The Real Hunger Game
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In any case, the question that arising from today’s reading is “How’s your hearing?” Jesus has just told the parable of the sower to His audience (Matthew 13:10-23; Mark 4:10-25; Luke 8:9-18). On the heels of that teaching He reveals to His circle of disciples what the parable means. The parable itself is all about the Word of God and how well, or how poorly, people hear, understand, and respond to it.
Changing metaphors, Jesus then said that, like a lamp on a table, the light than comes from the Word of God is to shine brightly. Everyone should be exposed to it, but not everyone will understand the meaning of its brilliance, even when they have been exposed to it. He ends with this cryptic phrase: “If anyone has ears to hear, let him hear” (Mark 4:23).
Immediately thereafter, Jesus added: “‘Consider carefully what you hear,’ he continued. ‘With the measure you use, it will be measured to you—and even more. Whoever has will be given more; whoever does not have, even what he has will be taken away from him” (Mark 4:24, 25).
In one of my Bibles, beside the words “whoever has” is an asterisk. At the end of verses 25, I penned a note to go with the asterisk. It reads “*hunger for the truth.”
At the end of this month I am scheduled to give a workshop at a women’s retreat. We are going to discuss some practical suggestions for developing a regular, intimate encounter with the Word of God. I am a firm believer that nothing is a good enough substitute for time spent in the Scriptures. No book by the greatest Biblical scholar, no preacher or teacher with an international reputation (or otherwise), no Bible School or Seminary training, can serve as a substitute for the hunger that drives us to interact, just us and it, with what God has said. To “chew it” for ourselves brings us much greater benefit than feeding on what has been “chewed” by others. The resources that we have available to us in the English-speaking world are wonderful, but there is no treasure as exciting as that which we dig out of the ground on our own. Psalm 119, the longest chapter in the Scripture at 176 verses, is packed from start to finish with the psalmist's exultation of the value he has discovered in intimate contact with the Word of God.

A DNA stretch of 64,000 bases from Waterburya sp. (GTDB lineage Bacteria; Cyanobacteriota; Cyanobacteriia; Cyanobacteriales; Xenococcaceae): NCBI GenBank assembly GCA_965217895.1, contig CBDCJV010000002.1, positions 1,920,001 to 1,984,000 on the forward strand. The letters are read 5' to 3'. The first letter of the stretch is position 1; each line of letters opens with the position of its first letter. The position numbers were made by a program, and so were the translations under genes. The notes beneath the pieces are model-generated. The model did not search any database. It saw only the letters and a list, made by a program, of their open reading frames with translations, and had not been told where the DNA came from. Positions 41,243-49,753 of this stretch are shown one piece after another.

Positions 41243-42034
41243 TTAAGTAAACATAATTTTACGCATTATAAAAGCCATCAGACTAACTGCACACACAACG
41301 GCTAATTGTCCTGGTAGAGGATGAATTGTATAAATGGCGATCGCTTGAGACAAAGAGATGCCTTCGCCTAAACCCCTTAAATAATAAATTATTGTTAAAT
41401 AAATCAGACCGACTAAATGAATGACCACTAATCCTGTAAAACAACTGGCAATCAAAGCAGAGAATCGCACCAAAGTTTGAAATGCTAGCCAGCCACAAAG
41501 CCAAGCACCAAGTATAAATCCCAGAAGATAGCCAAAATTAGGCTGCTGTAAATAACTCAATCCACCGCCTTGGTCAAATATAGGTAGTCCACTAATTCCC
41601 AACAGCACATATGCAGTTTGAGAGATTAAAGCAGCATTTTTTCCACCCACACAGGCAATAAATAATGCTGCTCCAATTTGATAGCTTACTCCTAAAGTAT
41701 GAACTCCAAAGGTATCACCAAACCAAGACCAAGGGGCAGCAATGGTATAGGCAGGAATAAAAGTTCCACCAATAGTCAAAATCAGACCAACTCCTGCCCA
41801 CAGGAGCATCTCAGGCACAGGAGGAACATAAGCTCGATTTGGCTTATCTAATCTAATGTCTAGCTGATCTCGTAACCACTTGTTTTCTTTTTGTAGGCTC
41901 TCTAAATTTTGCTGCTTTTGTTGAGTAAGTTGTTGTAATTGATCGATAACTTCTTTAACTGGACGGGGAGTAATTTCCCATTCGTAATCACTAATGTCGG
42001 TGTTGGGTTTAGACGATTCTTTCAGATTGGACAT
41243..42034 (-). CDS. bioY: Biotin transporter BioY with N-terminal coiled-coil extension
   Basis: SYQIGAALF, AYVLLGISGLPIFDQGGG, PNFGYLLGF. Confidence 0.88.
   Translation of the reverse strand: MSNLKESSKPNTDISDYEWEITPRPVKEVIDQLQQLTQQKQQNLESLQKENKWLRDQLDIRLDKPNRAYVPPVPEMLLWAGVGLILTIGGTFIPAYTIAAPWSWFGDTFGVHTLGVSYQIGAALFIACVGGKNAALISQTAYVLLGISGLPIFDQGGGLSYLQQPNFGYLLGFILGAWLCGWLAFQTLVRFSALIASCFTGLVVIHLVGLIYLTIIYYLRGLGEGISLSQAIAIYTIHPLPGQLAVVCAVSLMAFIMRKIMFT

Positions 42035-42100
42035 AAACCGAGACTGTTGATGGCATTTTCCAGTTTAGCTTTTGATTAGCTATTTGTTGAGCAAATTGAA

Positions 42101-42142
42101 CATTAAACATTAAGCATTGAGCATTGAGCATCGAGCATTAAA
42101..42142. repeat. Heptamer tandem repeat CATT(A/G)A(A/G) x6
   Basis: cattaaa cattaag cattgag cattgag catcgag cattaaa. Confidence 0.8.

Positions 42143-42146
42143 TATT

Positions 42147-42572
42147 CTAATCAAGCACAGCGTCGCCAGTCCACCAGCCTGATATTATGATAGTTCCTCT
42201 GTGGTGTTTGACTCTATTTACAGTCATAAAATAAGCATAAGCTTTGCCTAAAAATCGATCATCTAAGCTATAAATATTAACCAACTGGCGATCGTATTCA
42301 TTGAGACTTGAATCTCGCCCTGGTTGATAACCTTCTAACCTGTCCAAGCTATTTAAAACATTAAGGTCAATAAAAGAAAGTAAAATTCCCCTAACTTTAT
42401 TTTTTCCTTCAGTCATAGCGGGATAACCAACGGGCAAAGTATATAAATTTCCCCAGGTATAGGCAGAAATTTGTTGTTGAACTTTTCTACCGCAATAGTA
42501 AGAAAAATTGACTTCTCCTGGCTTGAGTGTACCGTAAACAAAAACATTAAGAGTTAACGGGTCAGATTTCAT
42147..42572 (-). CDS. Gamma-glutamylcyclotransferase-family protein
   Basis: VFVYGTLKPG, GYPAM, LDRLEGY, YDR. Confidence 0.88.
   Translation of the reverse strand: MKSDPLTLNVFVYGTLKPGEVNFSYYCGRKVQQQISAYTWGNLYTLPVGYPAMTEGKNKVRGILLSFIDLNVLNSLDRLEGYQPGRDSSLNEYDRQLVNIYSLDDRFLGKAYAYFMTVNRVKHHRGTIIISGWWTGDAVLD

When we get to these remarks by Jesus about the truth of His Word the message is clear. The more our hunger for truth drives us to make connection with the Word of God, with the gospel message, the more understanding we will be given. Jesus promised His disciples that the Spirit of God would teach them, would “guide you into all truth. He will not speak on his own; he will speak only what he hears, and he…will bring glory to me by taking what is mine and making it known to you” (John 16:13-15).
But how we “hear” is critical. The parable of the sower highlights four kinds of “hearing.” The “hearing” that produced the harvest of righteousness was the result of seed falling on prepared and fertile ground—someone had done the digging, the tilling, the rock-removal, the fertilizing, before the seed fell. Our hunger for truth will drive us to do whatever is necessary to prepare ourselves for getting into God’s Truth for ourselves.
Whether it be better time management, more prayer, or anything else, we have this promise from the Word itself, that the more we invest in personal study of the Word of God, the better will be the return on that investment. The hunger for truth will not only be satisfied but will lead to greater hunger that only more exposure to God’s Word as taught by God’s Spirit can quench.
After all, it was Jesus who said: "Blessed are those who hunger and thirst for righteousness, for they will be filled" (Matthew 5:6). And if that is what we are after, then there is no better place to go than to the Word given to us by the only Righteous One.